“Considerable” Consequences

When avalanche conditions “improve,” is it really safe to get out there?

On February 27, 2012, the Canadian Avalanche Centre posted a new article by avi forecaster Ilya Storm on their Forecasters Blog. Ilya described how conditions were improving in the backcountry, but as a forecaster he was still worried. Turns out, when conditions move from Extreme/High down to Considerable (check out the Avalanche Danger Scale), instead of relaxing a bit, backcountry buffs actually need to amp up their awareness and decision making skills.

Photo courtesy the Canadian Avalanche Centre/Jordy Shepherd.

The graph above demonstrates why most fatalities occur when ratings are somewhere in the middle of the scale:

aLOW: When the danger rating is Low conditions are stable and avalanches are least likely, resulting in low fatalities.

b) EXTREME: An Extreme rating is a no-brainer signal either not to go skiing, or to ride super mellow terrain. Extreme ratings generally keep people safe by giving them advanced warning that they need to be extra cautious or by simply encouraging them to wait it out for less volatile conditions.

c) CONSIDERABLE: It’s in that middle ground, when conditions are Considerable, that one’s own decision-making skills are put to the test and the risk of fatalities goes way up. Say you check the CAC website and see that conditions have improved to Considerable and you’re itching to get out into that fresh snow. The question now is, how much risk are you willing to take based on your knowledge and experience? Your own knowledge, decision-making and terrain-reading skills are what you’re relying on out there. If you or your group are not confident in your ability to judge the danger of particular terrain features, localized snowpack and wind/weather affected terrain, don’t be fooled by simply relying on the CAC ratings to tell you if what you are doing is safe. It’s up to you, which is why so many more fatalities happen at the Considerable rating: the elevated risks associated with human error.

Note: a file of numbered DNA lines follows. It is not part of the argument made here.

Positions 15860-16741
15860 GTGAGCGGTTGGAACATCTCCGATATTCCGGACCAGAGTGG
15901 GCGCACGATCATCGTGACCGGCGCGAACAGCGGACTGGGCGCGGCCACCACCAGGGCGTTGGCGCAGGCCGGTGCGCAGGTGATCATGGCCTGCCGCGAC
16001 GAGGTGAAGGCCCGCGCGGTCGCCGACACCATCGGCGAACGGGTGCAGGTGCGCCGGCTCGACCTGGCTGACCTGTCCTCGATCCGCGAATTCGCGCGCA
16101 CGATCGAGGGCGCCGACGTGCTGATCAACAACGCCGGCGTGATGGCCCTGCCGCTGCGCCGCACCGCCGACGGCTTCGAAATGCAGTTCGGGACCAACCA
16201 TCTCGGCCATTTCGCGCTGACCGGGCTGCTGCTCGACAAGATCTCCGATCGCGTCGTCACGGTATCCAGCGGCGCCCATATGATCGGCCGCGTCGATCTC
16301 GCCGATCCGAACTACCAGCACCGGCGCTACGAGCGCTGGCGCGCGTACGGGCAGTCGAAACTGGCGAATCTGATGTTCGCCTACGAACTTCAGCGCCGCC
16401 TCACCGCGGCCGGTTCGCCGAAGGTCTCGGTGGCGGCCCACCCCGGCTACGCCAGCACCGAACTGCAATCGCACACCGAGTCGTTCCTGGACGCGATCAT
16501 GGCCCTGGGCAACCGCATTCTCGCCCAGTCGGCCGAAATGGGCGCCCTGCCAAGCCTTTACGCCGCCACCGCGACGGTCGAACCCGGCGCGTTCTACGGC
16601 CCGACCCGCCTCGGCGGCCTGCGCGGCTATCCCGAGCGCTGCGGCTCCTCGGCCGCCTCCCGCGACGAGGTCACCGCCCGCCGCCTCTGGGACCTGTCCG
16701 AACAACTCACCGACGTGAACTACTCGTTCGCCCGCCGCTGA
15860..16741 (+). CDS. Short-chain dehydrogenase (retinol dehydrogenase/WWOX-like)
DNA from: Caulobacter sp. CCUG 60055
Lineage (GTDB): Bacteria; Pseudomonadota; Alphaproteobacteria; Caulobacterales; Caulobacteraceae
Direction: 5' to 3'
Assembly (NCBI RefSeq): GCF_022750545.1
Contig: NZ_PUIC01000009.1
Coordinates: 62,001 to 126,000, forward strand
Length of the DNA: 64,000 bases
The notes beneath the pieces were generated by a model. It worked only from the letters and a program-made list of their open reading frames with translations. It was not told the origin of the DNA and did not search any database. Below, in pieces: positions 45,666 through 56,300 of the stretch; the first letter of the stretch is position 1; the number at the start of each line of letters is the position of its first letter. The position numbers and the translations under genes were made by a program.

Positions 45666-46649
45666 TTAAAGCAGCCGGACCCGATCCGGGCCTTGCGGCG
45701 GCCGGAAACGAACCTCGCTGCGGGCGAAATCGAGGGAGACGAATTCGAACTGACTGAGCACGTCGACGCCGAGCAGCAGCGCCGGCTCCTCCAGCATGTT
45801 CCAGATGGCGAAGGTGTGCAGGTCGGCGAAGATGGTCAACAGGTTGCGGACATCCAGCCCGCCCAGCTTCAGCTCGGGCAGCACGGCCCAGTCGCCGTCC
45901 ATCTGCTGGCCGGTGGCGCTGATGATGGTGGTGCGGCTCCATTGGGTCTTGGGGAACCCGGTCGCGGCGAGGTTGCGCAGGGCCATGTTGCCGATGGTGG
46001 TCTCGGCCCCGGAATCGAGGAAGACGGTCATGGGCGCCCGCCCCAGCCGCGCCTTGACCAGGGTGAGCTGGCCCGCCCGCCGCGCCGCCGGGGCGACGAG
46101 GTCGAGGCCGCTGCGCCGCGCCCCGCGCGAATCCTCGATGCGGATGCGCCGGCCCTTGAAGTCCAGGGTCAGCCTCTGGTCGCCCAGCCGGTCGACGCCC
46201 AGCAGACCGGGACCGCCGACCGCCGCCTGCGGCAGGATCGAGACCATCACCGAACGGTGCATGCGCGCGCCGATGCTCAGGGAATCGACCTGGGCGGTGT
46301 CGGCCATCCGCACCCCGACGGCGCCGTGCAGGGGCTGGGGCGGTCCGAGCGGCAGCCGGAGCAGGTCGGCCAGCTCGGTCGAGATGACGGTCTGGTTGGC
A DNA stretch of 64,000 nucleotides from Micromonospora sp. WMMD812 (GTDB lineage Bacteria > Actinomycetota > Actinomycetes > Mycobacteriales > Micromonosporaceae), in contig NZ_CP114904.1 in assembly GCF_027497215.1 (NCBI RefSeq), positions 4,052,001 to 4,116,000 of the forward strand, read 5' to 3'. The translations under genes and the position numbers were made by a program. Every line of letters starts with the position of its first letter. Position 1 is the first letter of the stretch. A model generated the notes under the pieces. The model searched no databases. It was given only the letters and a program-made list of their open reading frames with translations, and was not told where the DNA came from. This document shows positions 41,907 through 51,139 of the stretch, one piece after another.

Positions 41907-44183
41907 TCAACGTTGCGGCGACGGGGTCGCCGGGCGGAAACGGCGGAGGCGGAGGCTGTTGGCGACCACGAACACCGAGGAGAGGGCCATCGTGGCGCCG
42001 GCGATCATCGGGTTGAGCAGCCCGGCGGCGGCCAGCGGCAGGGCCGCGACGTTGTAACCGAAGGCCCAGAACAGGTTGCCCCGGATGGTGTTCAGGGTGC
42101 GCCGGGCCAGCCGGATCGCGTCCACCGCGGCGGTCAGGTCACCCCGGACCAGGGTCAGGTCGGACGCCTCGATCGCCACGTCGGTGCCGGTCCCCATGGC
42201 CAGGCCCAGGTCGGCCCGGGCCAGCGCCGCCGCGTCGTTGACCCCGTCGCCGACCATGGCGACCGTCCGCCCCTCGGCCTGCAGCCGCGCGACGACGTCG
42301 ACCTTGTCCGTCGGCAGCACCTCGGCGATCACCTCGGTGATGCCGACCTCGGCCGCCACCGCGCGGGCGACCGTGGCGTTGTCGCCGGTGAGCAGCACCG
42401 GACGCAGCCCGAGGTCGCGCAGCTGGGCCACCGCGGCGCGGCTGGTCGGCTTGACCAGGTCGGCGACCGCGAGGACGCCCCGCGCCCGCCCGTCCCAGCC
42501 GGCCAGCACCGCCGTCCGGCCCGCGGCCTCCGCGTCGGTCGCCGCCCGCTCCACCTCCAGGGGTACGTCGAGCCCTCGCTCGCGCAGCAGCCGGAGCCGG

Despite all the careful effort put into testing slopes and providing backcountry skiers and snowboarders with a rating, risk levels are still difficult for the forecasters to predict. In his blog Ilya said he “can’’t tell you exactly where or when, or how large [one] will be.” All they can do is provide you with the likelihood of a natural and/or human-triggered avalanche.

It’s still possible to have a great time out there, but understanding avalanches as much as possible is the key to coming back home after an epic day out. Ilya said, “there will be clues to help you evaluate conditions, but they could be subtle and need a bit of detective work to notice. An open-eyed, curious but cautious approach should serve you well.”

The CAC website is full of information on current conditions. And the best thing you can do is take an Avalanche Skills Training (AST) course to help build up your own decision-making confidence.

The Canadian Avalanche Centre (CAC) is a non-government, not for profit organization dedicated to public avalanche safety. The CAC came into existence in 2004 with the support and collaboration of federal, provincial and private sector agencies involved in avalanche safety.

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